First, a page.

The Jackal (Anonymous: 14th Century A.D., or earlier)
Nothing is known of the author of the Hitopadesa, a manual of didac-tic fables composed—on the basis of the Panchatantra—before the year 1373 A.D.
The present story—which has no title in the original—is reprinted from Charles Wilkins’ translation, London, 1787.
From the Hitopadesa
A certain jackal, as he was roaming about the borders of a town, just as his inclinations led him, fell into a dyer’s vat; but being unable to get out, in the morning he feigned himself dead. At length, the master of the vat, which was filled with indigo, came, and seeing a jackal lying with his legs uppermost, his eyes closed, and his teeth bare, concluded that he was dead, and so, taking him out, he carried him a good way from the town, and there left him.
The sly animal instantly got up, and ran into the woods; when, observing that his coat was turned blue, he meditated in this manner: “I am now of the finest color! what great exaltation may I not bring about for myself?” Saying this, he called a number of jackals together, and addressed them in the following words: “Know that I have lately been sprinkled king of the forests, by the hands of the goddess herself who presides over these woods, with a water drawn from a variety of choice herbs. Observe my color, and henceforward let every business be transacted according to my orders.”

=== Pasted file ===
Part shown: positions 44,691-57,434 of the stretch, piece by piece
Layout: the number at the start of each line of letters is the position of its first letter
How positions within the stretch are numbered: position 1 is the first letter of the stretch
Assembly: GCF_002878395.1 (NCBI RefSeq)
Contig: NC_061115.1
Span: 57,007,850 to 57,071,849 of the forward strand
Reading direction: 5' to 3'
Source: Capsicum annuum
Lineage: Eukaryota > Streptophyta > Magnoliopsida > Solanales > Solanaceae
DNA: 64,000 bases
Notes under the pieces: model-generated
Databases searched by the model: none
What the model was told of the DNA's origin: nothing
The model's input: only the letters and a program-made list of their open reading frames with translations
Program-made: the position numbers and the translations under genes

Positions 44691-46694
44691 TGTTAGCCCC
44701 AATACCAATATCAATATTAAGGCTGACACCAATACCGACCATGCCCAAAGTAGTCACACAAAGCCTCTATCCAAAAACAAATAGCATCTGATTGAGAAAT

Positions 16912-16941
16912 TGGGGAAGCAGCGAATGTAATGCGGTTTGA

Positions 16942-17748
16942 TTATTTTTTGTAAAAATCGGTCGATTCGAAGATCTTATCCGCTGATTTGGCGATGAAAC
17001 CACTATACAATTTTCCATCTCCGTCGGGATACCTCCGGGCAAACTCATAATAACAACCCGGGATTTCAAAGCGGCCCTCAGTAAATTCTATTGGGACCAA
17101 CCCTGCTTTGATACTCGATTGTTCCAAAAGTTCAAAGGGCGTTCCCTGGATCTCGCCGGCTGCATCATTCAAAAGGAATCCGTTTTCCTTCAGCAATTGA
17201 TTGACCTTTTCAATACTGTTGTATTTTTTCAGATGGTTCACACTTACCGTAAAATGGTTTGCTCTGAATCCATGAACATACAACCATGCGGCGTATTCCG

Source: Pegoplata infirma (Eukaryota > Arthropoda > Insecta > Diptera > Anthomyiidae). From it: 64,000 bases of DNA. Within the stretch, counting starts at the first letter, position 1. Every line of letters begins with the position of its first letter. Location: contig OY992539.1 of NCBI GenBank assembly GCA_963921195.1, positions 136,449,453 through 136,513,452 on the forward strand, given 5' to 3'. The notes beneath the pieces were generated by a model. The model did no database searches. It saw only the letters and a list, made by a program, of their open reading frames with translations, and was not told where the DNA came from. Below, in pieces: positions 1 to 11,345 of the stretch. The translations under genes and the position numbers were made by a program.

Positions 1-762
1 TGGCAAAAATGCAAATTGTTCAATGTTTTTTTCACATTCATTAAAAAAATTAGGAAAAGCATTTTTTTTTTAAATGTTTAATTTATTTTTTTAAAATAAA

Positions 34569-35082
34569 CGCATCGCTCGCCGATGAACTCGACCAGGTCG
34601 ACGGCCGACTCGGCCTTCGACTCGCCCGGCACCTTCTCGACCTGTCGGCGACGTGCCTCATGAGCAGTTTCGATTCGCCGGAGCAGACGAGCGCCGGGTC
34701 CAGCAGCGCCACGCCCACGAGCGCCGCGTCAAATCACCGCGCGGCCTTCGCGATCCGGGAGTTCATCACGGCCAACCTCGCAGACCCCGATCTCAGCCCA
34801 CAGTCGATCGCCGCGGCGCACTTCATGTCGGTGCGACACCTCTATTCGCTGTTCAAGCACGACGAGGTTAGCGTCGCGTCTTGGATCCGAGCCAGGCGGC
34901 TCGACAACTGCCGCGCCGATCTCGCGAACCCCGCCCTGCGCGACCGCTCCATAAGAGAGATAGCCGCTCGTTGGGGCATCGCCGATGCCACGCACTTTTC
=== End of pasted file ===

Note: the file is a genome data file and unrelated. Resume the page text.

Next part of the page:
The rest of the jackals, seeing him of such a fine complexion, prostrated themselves before him, and said: “According as Your Highness commands!” By this step he made himself honored by his own relations, and so gained the supreme power over those of his own species, as well as all the other inhabitants of the forests. But after a while, finding himself surrounded by a levee of the first quality, such as the tiger and the like, he began to look down upon his relations; and, at length, he kept them at a distance.
A certain old jackal, perceiving that his brethren were very much cast down at this behavior, cried: “Do not despair! If it continue thus, this imprudent friend of ours will force us to be revenged. Let me alone to contrive his downfall. The lion, and the rest who pay him court, are taken by his outward appearance; and they obey him as their king, because they are not aware that he is nothing but a jackal: do something then by which he may be found out. Let this plan be pursued: Assemble all of you in a body about the close of the evening, and set up one general howl in his hearing; and I’ll warrant you, the natural disposition of his species will incline him to join in the cry for.
Whatever may be the natural propensity of anyone is very hard to be overcome. If a dog were made king, would he not gnaw his shoe straps?
And thus the tiger, discovering that he is nothing but a jackal, will presently put him to death.” The plan was executed, and the event was just as it had been foretold.